THE accommodation crisis at Beechworth Correctional Centre has been eased with a $2.5 million 50-bed expansion.
Victorian Corrections Minister Edward O’Donohue visited Beechworth yesterday to make the announcement of new beds being created in relocatable containers in a copy-cat program recently completed at the Dhurringile Prison near Shepparton.
The 50 beds will be constructed in 25 portable containers sitting in storage in Melbourne.
They are the same as those used to house mining workers and are also used in prisons in Western Australia, South Australia and New Zealand.
Mr O’Donohue said the upgrade was a cost-effective way to keep numbers down in the state’s prison cells.
“Beechworth is a minimum security facility with a strong emphasis on community work programs providing prisoners with the opportunity to give something back to the lcoal area,” he said.
“The new facility will maintain a safe and comfortable environment where low-risk prisoners can maintain ties with their family and the community while taking part in the postive pre-release and rehabilitation activities.”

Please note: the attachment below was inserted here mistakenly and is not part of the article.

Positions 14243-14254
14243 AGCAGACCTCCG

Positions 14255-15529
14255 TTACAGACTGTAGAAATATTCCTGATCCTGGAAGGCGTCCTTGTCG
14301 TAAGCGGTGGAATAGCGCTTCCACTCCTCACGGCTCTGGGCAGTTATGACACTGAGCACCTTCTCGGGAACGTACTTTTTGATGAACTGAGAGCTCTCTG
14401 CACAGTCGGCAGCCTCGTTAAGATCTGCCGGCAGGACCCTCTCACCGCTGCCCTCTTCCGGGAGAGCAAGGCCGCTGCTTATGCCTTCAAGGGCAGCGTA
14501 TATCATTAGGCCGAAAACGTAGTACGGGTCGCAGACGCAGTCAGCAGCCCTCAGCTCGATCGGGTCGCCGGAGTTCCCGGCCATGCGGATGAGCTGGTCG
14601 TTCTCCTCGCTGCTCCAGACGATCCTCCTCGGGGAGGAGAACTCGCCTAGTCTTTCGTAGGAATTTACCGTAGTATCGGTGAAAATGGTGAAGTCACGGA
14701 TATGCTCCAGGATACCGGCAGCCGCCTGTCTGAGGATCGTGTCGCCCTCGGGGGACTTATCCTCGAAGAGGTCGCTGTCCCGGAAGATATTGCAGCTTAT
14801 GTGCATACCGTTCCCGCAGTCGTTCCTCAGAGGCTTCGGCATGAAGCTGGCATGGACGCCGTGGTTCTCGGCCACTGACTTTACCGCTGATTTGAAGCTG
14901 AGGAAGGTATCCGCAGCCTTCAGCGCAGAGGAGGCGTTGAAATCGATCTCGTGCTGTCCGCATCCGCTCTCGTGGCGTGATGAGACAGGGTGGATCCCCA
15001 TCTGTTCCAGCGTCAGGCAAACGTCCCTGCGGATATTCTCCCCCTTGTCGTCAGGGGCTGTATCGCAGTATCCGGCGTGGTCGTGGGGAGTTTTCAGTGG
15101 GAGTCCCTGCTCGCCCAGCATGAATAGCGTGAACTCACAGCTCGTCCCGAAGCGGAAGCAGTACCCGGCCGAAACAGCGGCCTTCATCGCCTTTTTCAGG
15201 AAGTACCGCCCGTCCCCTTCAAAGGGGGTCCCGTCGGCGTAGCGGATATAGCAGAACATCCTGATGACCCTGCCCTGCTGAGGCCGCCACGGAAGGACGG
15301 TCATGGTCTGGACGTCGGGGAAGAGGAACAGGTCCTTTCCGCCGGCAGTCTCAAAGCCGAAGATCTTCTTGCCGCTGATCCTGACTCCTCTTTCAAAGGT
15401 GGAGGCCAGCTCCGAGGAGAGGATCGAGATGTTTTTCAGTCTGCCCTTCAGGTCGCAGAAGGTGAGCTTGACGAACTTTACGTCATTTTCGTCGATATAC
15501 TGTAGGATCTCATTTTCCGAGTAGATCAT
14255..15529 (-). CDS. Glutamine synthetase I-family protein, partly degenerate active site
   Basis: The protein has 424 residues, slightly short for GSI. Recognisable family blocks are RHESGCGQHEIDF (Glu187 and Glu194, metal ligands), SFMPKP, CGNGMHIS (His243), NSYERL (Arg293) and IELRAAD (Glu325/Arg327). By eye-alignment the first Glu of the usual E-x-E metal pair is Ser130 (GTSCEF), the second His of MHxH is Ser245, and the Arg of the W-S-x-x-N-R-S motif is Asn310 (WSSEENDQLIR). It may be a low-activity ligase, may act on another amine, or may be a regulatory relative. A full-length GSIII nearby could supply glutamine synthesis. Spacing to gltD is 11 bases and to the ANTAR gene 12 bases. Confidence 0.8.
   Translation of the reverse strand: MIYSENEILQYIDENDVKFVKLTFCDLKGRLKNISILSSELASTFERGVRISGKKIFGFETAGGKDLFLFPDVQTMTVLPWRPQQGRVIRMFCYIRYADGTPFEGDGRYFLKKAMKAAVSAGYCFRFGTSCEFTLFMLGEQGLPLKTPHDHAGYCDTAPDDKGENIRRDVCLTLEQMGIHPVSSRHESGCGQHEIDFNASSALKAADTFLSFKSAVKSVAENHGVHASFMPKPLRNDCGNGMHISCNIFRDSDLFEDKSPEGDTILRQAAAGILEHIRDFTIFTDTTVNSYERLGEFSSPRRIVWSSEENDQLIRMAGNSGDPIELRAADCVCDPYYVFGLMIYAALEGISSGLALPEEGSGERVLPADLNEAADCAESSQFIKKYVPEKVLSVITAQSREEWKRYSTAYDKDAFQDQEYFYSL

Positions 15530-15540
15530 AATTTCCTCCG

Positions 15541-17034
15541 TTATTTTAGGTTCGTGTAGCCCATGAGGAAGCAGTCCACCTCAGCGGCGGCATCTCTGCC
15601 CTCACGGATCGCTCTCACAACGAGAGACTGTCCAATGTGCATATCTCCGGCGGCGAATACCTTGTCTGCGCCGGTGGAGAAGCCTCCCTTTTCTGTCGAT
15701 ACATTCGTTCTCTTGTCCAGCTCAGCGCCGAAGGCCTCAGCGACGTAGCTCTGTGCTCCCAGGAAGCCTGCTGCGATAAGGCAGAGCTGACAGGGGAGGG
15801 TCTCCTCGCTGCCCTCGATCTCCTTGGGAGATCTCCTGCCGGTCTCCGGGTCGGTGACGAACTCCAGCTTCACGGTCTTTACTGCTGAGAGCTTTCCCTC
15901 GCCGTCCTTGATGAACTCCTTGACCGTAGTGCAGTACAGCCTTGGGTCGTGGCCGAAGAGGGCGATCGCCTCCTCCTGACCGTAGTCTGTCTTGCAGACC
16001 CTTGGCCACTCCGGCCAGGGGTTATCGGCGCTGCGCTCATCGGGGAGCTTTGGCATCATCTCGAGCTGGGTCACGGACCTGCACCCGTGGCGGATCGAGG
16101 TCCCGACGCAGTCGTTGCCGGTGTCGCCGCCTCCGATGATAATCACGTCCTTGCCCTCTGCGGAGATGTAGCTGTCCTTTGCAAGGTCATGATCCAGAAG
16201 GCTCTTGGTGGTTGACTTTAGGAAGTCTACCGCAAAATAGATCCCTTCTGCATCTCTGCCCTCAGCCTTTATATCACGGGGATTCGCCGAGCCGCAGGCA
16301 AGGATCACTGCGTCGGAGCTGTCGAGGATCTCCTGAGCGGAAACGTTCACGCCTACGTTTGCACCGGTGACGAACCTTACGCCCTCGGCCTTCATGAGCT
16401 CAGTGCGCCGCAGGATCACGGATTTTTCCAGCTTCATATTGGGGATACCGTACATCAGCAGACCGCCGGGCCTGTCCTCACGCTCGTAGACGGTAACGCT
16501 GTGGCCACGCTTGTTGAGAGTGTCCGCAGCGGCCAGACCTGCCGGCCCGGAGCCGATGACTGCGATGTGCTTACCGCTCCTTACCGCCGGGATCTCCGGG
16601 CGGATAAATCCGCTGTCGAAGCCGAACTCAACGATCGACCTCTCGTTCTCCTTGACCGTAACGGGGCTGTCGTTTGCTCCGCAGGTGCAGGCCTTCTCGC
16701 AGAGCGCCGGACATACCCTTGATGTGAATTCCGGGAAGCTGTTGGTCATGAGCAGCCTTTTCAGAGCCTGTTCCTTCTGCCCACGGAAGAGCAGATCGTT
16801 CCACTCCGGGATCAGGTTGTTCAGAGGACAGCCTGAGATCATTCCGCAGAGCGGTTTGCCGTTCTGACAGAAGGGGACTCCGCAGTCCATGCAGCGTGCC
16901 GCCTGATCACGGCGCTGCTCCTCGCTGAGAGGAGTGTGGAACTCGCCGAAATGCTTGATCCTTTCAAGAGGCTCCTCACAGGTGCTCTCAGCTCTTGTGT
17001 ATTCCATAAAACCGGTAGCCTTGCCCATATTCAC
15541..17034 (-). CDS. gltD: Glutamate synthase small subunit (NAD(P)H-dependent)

Earthworks are already under way at the Beechworth Correctional Centre which opened in 2005 with the total project completed by mid-April.
Indigo Shire mayor Bernard Gaffney welcomed the initial 40 construction jobs followed by the creation of 20 permanent positions for the influx of additional prisoners.
“It is economic development that we dream about,” he said.
“We asked for 40 and we got 50 so we are very pleased.
“We thought we would be getting about a dozen jobs and now it’s 20.
“The economic boost is just enormous, particularly with unemployment as high as it is getting around the state.”
He said the economic spin-off extended to weekend jail visitors and there were no concerns about the extra prisoners in the area.
“We’ve always had a jail here for about the last 140 years,” Cr Gaffney said.
“The community is used to seeing prisoners.
“The community teams that work in Yackandandah in the cemetery and community gardens there are well received.
“People acknowledge them, but there is no fear.
“I am sure prisoners sent up here are ones who fit into the local community.”